His Excellency Monsieur Joseph Avenol
General Secretary of the League of Nations
I ask Your Excellency’s good offices to pass the following to all members of the League of Nations.
First. In violation of the Covenant of the League of Nations, from the pitiful day on which barbarous Italy invaded my country… the ill-fated people of Ethiopia have suffered from countless atrocities… brutality and misery. Today, those who died in battle are luckier than those who are suffering from recurrent torture at the hands of the brutal enemy.
As the result of Our deep sorrow, I appealed to the League of Nations and to the whole world about our misery and despair. Nevertheless, until now our voices have not been heard. The nations have blocked their ears to our lamentations…. However, hope has not vanished from our hearts. Had you been aware of the brutalities of our attackers, you would have given us a fair judgment.
Today, the invader has doubled its barbaric acts. Outraged by the prolonged opposition… the Italian government aggressively has continued its brutal policy of exterminating a people who depended on the promise of the charter to protect their freedom and to gain the good will of the world; and, who believed that international agreements would be respected.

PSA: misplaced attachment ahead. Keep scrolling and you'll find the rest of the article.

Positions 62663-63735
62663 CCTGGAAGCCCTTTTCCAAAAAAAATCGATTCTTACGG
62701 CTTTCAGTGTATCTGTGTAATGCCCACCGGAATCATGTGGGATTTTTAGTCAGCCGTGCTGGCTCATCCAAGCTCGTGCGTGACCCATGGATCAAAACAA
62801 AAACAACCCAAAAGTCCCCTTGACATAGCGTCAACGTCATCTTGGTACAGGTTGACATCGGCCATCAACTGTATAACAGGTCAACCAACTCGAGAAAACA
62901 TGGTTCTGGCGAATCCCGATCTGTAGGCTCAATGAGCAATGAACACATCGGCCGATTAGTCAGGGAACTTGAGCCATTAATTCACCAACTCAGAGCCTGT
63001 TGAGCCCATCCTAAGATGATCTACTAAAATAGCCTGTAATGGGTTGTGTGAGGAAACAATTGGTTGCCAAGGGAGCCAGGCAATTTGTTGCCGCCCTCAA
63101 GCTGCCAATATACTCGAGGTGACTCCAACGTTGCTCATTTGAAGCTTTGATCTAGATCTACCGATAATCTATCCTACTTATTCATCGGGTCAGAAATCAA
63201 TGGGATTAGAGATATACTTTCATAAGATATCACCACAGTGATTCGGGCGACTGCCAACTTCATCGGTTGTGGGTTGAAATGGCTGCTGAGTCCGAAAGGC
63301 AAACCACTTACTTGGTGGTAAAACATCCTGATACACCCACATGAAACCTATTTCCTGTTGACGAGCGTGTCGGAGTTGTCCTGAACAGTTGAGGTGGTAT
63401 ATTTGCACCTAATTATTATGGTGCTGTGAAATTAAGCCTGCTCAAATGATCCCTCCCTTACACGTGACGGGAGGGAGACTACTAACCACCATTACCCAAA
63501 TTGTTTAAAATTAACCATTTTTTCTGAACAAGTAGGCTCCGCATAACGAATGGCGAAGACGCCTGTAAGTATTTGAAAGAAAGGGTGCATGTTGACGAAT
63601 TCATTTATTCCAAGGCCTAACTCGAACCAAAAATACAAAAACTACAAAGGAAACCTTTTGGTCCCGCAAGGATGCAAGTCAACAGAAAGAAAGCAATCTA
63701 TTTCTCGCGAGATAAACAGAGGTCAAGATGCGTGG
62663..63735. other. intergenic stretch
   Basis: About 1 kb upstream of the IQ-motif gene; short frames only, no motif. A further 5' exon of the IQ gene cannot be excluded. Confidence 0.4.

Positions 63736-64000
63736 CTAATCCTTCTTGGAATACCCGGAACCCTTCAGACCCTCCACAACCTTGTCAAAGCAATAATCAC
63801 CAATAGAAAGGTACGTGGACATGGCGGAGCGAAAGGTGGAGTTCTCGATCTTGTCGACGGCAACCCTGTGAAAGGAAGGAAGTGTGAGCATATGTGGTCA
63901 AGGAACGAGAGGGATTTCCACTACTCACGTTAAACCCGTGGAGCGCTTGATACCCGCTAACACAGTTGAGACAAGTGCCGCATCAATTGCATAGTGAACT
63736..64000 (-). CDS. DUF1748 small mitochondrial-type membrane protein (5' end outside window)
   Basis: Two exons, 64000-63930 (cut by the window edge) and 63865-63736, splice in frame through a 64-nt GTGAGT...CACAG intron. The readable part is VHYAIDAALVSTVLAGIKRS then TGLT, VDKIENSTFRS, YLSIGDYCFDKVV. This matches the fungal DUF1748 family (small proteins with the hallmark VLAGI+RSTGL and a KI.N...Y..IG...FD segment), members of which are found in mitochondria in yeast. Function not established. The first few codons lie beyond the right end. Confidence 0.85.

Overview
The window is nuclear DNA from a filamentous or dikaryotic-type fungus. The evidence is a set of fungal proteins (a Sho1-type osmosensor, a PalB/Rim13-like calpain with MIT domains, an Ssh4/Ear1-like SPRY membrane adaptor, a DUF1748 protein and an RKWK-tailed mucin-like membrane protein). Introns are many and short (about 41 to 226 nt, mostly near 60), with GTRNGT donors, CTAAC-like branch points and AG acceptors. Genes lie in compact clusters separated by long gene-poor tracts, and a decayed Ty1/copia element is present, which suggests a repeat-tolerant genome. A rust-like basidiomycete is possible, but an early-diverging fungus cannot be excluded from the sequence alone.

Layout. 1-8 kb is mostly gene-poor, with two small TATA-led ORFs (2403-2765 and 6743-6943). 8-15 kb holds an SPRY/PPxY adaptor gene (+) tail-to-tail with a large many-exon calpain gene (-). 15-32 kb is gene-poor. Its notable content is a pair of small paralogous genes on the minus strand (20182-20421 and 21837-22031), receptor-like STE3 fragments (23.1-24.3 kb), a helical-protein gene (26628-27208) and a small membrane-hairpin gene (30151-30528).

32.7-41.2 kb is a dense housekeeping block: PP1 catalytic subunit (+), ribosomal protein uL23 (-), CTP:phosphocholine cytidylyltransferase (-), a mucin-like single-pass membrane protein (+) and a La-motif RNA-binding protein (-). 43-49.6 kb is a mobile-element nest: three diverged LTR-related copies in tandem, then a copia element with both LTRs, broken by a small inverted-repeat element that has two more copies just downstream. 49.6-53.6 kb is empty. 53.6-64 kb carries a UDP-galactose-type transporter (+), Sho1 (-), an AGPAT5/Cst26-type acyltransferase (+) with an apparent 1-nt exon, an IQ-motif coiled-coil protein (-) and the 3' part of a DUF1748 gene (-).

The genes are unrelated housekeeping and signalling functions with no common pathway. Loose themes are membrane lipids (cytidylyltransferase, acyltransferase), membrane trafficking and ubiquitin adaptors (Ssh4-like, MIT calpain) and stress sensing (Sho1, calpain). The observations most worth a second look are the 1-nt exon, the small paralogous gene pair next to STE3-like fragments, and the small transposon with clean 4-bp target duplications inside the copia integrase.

I have not cited individual acts of brutality. I have restrained myself from accusing anybody without having undeniable and concrete evidence, preferring to verify what I have heard.
Second. I present my case to the League of Nations and to the whole world about three savage acts committed in Addis Abeba and its vicinity in February 1937. These… comprised:
1st. The merciless executions of Ras Desta, Dejazmatch Beyene and thousands of other nobles, who were killed after being captured in the battlefield.
2nd. The three-day massacre of many thousands of people following the assassination attempt on Marshal Graziani.
3rd. A London newspaper has estimated at 6,000 the number of Ethiopian people who were deliberately massacred. Permit me to attest that the number reported to me is much higher than this estimate.